Nov 13: Q&A With Justin Giangrande on How Athletes Can Build Their Brand

Branding and marketing opportunities have become a huge potential slice of the earnings pie for today’s professional athlete. In the 2017-2018 season, for instance, LeBron James earned a salary of $33.5 million while tallying an additional $52 million in endorsement deals.

Justin Giangrande is executive vice president of VaynerSports, a full-service athlete representation agency. He oversees marketing and brand partnerships for the firm’s impressive client roster. He also manages all VaynerSports branded events. Giangrande draws from more than 10 years of in-depth experience in handling athlete marketing and endorsement deals.

Charles Frazier, sports and entertainment banking team lead at City National, sat down with Giangrande to discuss the necessary building blocks that help athletes build their brands and get the most out of marketing opportunities.

Charles Frazier: What makes an athlete marketable or brandable?

Justin Giangrande: People think of the brand as this mythical thing, but I think really when it comes down to an athlete being marketable or brandable, it takes a sincere desire on the athlete’s part.

People think that you accidentally just build this brand during the course of 15 years. I tell all my clients when they sign with us, at the end of the day marketing and branding are work — showing up for appointments on time, being reliable when companies work with you — I think it really starts with the actual desire to do that.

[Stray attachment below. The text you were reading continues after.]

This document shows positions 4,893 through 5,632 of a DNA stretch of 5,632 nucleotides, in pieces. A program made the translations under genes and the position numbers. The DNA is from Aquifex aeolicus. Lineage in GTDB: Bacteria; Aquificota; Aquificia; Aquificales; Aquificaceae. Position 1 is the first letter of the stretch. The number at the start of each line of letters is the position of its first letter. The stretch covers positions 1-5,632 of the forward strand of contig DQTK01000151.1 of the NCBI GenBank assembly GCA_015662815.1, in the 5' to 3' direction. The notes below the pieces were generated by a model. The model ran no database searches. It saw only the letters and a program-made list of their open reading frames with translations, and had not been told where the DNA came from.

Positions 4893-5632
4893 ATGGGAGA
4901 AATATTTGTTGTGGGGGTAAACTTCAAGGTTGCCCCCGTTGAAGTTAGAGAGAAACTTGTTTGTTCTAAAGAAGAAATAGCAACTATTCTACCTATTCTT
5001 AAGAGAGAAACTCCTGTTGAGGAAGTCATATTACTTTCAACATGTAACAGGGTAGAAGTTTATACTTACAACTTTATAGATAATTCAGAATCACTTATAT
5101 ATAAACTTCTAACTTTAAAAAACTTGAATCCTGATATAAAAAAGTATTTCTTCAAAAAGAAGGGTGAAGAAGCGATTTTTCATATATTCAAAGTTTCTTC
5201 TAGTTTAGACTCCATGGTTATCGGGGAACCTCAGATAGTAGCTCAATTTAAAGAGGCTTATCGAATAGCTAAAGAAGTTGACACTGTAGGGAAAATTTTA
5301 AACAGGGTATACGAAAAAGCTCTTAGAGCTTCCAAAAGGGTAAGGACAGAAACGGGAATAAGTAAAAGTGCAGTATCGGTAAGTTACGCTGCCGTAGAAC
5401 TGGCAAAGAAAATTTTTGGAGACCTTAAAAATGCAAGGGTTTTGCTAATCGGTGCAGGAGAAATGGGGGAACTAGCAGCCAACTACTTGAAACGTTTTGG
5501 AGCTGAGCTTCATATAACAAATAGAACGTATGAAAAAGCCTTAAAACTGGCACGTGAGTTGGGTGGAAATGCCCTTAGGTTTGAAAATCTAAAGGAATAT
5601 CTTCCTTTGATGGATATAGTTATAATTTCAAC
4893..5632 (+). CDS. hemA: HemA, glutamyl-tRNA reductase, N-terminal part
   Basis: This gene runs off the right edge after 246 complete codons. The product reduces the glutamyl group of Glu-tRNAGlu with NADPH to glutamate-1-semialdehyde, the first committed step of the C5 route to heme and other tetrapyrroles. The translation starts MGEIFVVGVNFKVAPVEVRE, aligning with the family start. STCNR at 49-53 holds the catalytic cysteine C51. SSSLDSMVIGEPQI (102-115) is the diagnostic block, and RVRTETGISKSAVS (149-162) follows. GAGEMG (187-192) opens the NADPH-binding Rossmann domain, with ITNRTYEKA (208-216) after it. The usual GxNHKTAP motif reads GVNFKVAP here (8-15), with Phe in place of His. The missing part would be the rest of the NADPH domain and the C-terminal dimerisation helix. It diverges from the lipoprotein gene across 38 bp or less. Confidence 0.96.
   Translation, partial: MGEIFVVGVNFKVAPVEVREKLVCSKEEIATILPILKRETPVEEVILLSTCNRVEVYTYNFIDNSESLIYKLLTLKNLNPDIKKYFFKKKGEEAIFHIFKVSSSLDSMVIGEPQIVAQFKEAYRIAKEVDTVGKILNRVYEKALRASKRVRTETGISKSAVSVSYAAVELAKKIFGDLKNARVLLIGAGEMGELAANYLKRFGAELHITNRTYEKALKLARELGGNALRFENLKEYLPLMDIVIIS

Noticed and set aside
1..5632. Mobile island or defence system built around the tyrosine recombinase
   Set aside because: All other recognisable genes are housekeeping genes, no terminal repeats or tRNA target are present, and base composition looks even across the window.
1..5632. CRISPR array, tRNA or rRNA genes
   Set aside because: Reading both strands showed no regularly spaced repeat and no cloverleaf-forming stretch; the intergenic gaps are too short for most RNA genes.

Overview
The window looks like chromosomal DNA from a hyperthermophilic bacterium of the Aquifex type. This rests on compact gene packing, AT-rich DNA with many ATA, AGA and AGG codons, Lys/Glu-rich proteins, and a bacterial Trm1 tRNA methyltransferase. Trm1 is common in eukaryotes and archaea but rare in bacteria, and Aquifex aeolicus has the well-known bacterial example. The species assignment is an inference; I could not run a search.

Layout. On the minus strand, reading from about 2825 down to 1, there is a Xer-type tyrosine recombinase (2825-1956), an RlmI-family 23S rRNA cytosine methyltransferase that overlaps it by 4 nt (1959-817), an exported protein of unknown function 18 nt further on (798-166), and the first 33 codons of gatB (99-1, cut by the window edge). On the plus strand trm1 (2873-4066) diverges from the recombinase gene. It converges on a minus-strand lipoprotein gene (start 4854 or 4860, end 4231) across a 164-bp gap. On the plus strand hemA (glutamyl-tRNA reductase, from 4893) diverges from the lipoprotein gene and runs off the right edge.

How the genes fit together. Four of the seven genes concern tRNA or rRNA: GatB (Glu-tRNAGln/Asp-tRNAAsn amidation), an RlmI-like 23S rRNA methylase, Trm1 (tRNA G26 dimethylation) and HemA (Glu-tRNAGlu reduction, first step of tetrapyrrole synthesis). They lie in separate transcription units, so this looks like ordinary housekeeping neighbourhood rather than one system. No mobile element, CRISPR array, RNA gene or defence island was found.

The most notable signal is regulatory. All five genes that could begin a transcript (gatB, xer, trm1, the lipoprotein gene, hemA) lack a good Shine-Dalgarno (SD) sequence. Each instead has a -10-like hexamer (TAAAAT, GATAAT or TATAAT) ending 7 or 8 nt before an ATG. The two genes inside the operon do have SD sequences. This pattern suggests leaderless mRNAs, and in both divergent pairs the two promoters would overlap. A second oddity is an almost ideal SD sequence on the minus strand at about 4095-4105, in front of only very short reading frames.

Frazier: Describe to me how you help an athlete understand the importance of branding and marketing themselves.

Giangrande: Branding is creating an overall strategy of where you want to end up. One of the things we do when we sign a client is we put them through a branding strategy exercise, figuring out “Where do you want to be after this year? Where do you want to be after five years? Where do you want to be after you finish your career?” That’s a brand strategy.

The things that make up branding, and create that strategy and that road map, are called marketing. So the deals that I line you up with, the places I put you, that’s all part of marketing, which makes up the overall branding strategy. I kind of think of them as little bricks that build the overall branding house.

Frazier: With so many new athletes coming into their respective leagues, the NFL, the NBA, NHL, what should new professional athletes be thinking about before signing a marketing deal?

Giangrande: In the beginning, money means a lot more to you, and so maybe you take some opportunities that are quicker term. But I think when you’re really thinking about a partnership, it should be more along the lines of, “Is this something I’m just doing for money? Or is this something that I actually believe in and want to be part of long term?”

Also the other question to ask is: “Is this a product or a company I would actually use myself?” People can sense when something’s just a money grab, and that’s really what will tarnish your brand in the early years. We’ve all seen Rod Tidwell in “Jerry Maguire” riding the camel. Don’t be that guy.

Frazier: Along those lines, why is being authentic important when branding and marketing for a professional athlete?